Yesterday in Therapy                                                            by Kayla McCollough

I.
Yesterday the cool wet kiss
of the cool wet rain was a surprising
comfort. The months had been filled
with too much sun. Sitting in front
of my therapist, I said, “I feel great.”
I smiled like I meant it. I think 
I meant it. She said, “You should be
proud. Look at all you’ve accomplished.”

Such unbelievably positive feedback—
I cried. My therapist asked, “What
are you feeling?” Isn’t that
always the therapist question?
What was I feeling? Something
like happiness, something
like relief. I didn’t know
that foreign choking, but the tears
I knew—a similar hot to all the other
times I cried because I felt ugly
or worthless or lost. No—something
like happiness. Something. 

II.
Today, I try to soak out the heavy dread,
and I don’t care that the tub is cold
and the bubbles have flattened. 
The wine I sip is too dry and stale, heavy
on my tongue, bitter. I don’t care
that my muscles protest the cold water. 
They clench and tremble, skin paling blue.
I am too heavy to move. 
The candle is falling dim. The dark
is creeping in. I can’t feel my heart.
It is not my heart.

Yesterday’s heart was squeezed by a miracle
of self-love. I want that heart, that healthy
beating heart. But now I don’t care
that I haven’t reached for the shampoo.
Ten cold minutes and I can’t even think
of the razor. Not that I would—I wish I could.
I wish I could do something but sit heavy
in this pitiless water. I wish I could vomit 
this sick stomach. I wish this wine was turpentine. 
I could see something then—see something come
from me: some action. Not these damn words, this suffocating
silence. I wish that blood and that laugh was my laugh.
I wish that heart in yesterday was sometimes my heart.

Kayla McCollough graduated from PSU in May 2020 with an MA in English. She often writes introspective poems that explore emotions and the daily struggles with anxiety. Sometimes these poems turn into songs. In her spare time, Kayla cares for plants and creates macrame and embroidery projects. When it’s warm, she’s outside soaking up the sun and enjoying birds or other creatures.

Guest Editor Katelyn Roth graduated from Pittsburg State University with her Master’s in poetry. Her work has previously appeared online at Silver Birch Press and at Heartland: Poems of Love, Resistance, and Solidarity. Currently, she lives, works, and writes in Kansas City.

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The Promise — By Kyla McCollough

At night, in my dark sleeplessness, I tell promises

to the stars, to the gods, to the monsters

in my closet and under my bed, to the cicadas who know

what it means to be always looking for love. 

I make promises I want to keep, but really

they’re just full-hearted half-barters,

like a kid who begs his mother for a puppy

or pleads before supper for two scoops

of ice cream, even small ones: I

tell cicada-star-monster-gods

I will be nice to myself. I will love myself

if you just give me someone to love me, too.

These lies I cannot keep. I 

don’t have time to make this kind 

of promise, the courage to wait. 

I do not have the power

to shake hands with an angel or a voodoo man.

I write the promise in sand, in thought clouds

looming overhead, in the not-so-secretly hidden

journal in the bedside table. 

I tell myself, the cicada-star-monster-god,

the weak angel, the wayfaring lover.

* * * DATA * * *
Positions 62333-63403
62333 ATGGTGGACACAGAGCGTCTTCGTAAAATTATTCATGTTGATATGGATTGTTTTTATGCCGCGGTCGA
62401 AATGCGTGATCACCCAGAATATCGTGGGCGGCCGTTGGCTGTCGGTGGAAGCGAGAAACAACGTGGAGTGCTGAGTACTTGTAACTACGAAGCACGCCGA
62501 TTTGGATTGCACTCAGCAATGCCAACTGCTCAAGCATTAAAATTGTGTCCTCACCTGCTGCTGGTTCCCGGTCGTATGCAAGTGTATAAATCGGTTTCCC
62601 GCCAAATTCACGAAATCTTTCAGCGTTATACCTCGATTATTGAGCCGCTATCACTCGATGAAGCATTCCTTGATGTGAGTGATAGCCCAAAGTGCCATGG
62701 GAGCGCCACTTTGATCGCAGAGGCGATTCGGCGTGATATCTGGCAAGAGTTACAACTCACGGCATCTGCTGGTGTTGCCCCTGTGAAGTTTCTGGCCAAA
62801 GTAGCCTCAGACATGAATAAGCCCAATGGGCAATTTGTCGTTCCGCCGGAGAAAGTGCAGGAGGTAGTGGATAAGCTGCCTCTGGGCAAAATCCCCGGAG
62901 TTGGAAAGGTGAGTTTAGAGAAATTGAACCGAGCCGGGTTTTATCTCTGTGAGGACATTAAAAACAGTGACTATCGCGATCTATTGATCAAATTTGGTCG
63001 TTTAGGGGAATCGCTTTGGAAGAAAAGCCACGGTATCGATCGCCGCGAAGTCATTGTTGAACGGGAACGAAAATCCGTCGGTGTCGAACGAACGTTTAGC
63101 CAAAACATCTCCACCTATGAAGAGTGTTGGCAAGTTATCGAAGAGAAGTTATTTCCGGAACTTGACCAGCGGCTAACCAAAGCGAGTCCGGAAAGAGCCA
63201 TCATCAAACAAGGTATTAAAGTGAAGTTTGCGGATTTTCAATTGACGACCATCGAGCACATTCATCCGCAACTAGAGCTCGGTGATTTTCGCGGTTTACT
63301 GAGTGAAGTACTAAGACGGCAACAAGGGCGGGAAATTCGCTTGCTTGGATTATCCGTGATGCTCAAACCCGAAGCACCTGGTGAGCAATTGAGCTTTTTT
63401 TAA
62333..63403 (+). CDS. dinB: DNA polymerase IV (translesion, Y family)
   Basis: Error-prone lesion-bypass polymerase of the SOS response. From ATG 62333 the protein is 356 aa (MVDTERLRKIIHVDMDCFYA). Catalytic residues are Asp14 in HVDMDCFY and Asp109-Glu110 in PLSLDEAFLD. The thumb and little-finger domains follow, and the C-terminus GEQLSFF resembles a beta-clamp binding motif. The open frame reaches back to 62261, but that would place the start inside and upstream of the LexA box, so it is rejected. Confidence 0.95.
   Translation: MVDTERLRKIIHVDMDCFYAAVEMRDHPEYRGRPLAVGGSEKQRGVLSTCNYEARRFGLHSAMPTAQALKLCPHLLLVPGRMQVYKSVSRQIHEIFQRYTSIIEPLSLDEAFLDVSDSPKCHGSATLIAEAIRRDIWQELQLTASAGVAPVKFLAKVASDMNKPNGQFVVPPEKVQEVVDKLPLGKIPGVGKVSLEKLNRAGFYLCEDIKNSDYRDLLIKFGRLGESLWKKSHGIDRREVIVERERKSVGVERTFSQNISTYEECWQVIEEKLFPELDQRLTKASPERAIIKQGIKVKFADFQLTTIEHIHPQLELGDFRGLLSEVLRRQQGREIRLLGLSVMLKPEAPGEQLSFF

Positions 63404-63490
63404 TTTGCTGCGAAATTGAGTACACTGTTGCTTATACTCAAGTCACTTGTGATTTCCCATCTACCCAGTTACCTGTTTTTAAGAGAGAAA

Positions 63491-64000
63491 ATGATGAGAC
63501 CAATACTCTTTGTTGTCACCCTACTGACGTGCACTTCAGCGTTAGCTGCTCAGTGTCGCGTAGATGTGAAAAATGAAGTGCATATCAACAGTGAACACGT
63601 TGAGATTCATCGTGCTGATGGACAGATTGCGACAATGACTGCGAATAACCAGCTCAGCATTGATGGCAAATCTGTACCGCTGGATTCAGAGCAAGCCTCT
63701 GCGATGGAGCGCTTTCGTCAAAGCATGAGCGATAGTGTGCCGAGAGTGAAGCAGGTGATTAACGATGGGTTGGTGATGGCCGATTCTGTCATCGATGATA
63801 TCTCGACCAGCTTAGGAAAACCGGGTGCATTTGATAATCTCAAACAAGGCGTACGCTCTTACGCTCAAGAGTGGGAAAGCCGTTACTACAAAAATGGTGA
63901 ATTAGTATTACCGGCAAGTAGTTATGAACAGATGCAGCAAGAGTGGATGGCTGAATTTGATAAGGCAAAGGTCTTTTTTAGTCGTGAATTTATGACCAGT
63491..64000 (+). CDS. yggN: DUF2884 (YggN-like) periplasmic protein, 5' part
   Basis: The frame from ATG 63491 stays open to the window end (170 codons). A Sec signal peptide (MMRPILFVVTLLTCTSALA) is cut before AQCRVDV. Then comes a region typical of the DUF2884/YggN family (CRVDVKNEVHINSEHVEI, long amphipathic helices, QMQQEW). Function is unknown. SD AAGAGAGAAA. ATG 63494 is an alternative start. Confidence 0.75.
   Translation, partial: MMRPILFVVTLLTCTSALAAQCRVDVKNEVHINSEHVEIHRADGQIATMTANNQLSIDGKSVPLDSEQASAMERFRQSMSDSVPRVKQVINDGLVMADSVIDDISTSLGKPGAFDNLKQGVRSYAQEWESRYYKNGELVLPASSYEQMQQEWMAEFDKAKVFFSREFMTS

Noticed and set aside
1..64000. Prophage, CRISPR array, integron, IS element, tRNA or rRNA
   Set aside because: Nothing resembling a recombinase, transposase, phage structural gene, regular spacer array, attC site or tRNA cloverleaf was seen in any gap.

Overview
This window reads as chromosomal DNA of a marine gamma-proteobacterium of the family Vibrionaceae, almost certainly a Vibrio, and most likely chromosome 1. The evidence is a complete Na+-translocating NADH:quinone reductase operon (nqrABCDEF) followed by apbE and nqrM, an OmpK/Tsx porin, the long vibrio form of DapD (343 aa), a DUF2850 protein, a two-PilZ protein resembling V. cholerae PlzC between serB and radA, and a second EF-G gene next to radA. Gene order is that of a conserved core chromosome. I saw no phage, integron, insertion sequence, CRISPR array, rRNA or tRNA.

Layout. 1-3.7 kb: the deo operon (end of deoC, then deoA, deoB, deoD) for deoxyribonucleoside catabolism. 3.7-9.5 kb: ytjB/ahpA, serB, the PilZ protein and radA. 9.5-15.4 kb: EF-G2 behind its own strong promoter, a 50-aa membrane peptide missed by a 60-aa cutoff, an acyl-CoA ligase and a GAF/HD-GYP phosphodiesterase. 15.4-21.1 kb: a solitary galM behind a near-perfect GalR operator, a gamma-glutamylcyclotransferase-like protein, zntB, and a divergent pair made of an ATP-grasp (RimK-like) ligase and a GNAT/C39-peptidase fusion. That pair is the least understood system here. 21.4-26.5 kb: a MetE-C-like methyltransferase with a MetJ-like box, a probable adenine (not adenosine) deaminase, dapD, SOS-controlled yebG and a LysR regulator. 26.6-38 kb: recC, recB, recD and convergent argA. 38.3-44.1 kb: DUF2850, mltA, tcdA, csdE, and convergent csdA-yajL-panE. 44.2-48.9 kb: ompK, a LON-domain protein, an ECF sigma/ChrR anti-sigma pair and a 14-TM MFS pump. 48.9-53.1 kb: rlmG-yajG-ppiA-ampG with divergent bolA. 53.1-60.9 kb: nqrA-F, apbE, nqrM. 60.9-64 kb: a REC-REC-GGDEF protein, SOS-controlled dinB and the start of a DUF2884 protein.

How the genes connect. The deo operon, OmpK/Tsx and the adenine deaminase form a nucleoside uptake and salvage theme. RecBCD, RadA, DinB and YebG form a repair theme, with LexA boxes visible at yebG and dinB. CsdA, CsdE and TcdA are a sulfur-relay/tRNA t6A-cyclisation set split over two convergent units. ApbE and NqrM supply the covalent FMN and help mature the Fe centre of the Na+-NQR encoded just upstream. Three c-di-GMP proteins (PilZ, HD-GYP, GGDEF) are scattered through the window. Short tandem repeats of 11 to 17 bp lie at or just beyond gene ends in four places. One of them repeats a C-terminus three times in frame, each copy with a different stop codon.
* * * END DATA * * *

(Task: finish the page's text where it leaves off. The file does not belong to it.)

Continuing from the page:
I tell only those who won’t hear.

~ Kayla McCollough

Kayla McCollough graduated from PSU in May 2020 with an MA in English. She often writes introspective poems that explore emotions and the daily struggles with anxiety. Sometimes these poems turn into songs. In her spare time, Kayla cares for plants and creates macrame and embroidery projects. When it’s warm, she’s outside soaking up the sun and enjoying birds or other creatures.

Guest Editor Caryn Mirriam-Goldberg, Ph.D., the 2009-13Kansas Poet Laureate is the author of 24 books, including How Time Moves: New & Selected Poems; Miriam’s Well, a novel; Needle in the Bone, a non-fiction book on the Holocaust; The Sky Begins At Your Feet: A Memoir on Cancer, Community, and Coming Home to the Body. Founder of Transformative Language Arts, she leads writing workshops widely, coaches people on writing and right livelihood, and consults on creativity. YourRightLivelihood.com, Bravevoice.com, CarynMirriamGoldberg.com

My Red-Bellied Woodpecker                                                 by Kayla McCollough

She lives in my dorsal cavity, flitting
between vertebrae and brain. In humid
air, her strong wings beat past blood
and bone and thoughts. She packs

my brain wrinkles with small treasures:
glossy photos and her favorite colors, 
emerald and honey yellow. Sometimes
she perches on the spongy walls and sings

a small guttural song, kwirr kwirr churr—
her favorite—but when she’s lonely,
a throaty, crying cough, cha cha cha.
She feeds on termite words, sad

berries, and hard nutshells, jams them
into any crook and crack crack cracks them
back into manageable pieces. 

Kayla McCollough graduated from PSU in May 2020 with an MA in English. She often writes introspective poems that explore emotions and the daily struggles with anxiety. Sometimes these poems turn into songs. In her spare time, Kayla cares for plants and creates macrame and embroidery projects. When it’s warm, she’s outside soaking up the sun and enjoying birds or other creatures. 

Guest Editor Katelyn Roth graduated from Pittsburg State University with her Master’s in poetry. Her work has previously appeared online at Silver Birch Press and at Heartland: Poems of Love, Resistance, and Solidarity. Currently, she lives, works, and writes in Kansas City.